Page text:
Additionally, there are two baby sweaters in progress that are supposed to be surprises, and on the off-chance that anyone actually reads my blog, I'm going to leave them to be surprises.

(If I were honest and forthright, I'd admit to the other lurking projects, the ones that I'm not actively working on. But I'm all for a few lies among friends, so let's pretend that the 8 projects above are really all I have going.)

Unrelated news: I survived another faculty development day. I got approximately 1/4 of a baby sweater done, and I didn't scream at anyone or pound my head on the table.

Stella decided we weren't paying enough attention to her this evening, so she decided to help us with the laundry. Normally, both dogs are very, very good about only playing with designated dog toys, but something was obviously very tempting aboout this sock. T. said that me laughing and taking pictures just encouraged her. But come on, how could I resist?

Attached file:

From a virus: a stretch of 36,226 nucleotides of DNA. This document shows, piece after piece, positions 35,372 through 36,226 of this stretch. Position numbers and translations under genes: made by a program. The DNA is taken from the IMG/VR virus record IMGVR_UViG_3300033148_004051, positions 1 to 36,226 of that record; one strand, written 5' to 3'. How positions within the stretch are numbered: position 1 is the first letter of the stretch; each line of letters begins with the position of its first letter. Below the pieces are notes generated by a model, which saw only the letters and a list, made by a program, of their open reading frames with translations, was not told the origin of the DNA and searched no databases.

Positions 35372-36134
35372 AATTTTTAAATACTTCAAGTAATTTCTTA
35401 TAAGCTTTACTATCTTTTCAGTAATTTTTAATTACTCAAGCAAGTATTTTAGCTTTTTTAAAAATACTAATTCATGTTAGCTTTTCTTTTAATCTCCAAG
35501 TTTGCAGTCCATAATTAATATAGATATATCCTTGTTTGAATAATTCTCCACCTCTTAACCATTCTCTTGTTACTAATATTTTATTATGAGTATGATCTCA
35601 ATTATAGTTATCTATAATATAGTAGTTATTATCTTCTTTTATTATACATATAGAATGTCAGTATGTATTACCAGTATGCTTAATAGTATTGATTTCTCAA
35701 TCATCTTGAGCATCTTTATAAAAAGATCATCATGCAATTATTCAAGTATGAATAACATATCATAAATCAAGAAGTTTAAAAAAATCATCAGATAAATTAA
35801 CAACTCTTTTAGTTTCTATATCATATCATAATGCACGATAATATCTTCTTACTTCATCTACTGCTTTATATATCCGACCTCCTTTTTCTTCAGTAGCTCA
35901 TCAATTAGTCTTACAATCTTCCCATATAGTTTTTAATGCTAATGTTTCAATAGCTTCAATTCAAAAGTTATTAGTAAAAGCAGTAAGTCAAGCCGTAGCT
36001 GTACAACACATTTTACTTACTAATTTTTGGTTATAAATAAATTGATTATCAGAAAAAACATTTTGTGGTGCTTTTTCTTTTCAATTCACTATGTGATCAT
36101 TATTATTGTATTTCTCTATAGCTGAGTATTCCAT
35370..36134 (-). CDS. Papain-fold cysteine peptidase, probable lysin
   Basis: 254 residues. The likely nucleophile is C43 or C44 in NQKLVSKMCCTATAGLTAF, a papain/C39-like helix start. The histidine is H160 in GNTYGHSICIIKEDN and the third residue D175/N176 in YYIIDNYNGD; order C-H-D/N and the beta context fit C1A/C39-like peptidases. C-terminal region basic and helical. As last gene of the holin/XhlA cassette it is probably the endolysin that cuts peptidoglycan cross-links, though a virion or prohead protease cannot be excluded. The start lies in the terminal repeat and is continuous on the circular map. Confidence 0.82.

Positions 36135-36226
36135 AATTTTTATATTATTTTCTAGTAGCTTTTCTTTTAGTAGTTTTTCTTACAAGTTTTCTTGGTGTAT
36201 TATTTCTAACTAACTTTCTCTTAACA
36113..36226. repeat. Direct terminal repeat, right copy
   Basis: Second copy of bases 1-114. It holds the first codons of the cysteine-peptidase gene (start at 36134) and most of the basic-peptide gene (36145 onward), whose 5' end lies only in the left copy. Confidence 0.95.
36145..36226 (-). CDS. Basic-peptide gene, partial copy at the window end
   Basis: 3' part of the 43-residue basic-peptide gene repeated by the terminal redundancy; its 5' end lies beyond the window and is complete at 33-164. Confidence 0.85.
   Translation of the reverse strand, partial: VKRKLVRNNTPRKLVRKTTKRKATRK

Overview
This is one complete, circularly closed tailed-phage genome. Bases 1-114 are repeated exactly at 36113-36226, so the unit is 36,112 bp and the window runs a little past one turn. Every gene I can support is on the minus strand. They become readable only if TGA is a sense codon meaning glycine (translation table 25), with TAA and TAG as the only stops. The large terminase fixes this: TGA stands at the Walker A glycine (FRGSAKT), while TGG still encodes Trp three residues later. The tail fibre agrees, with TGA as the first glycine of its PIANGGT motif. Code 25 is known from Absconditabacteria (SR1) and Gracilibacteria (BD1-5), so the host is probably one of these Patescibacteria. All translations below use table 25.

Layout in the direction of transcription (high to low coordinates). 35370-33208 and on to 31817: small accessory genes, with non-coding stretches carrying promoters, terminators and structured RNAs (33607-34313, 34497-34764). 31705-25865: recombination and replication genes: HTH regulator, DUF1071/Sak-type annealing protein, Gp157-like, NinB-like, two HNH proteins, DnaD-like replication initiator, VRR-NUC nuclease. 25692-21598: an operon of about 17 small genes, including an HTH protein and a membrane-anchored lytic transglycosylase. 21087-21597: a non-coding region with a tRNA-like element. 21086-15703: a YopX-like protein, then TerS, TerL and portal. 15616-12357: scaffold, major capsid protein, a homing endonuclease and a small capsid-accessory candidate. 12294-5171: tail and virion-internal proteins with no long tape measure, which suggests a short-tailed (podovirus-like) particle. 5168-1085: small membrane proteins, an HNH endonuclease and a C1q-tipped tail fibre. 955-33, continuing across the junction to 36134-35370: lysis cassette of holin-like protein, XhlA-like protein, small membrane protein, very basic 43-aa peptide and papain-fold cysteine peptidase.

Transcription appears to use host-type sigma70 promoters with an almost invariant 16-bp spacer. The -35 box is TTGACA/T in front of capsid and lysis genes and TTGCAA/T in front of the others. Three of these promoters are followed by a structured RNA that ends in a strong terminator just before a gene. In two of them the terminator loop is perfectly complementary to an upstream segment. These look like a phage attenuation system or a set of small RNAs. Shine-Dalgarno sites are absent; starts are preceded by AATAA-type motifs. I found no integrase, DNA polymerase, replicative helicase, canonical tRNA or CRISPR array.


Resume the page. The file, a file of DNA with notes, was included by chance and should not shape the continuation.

Thursday, February 02, 2006

Silent Poetry Reading

Grace's Poppies has inspired a blog-world poetry reading in honor of St. Brigid's Day/Groundhog Day. I lurve me some poetry, so it was hard to pick one. But in these dark and soggy days of winter blahs, I think we all need some Louis Simpson.

Luminous Night

I love the dark race of poets,
And yet there is also happiness.

If I can stand it, I can stand anything.
Luminous night, let fall your pearls!
Wind, toss the sodden boughs!

Then let the birch trees shine
Like crystal. Light the boughs!
We can live here, Cristina,

We can live here,
In this house, among these trees,
This world so many have left.

Wednesday, February 01, 2006

I don't make up these statistics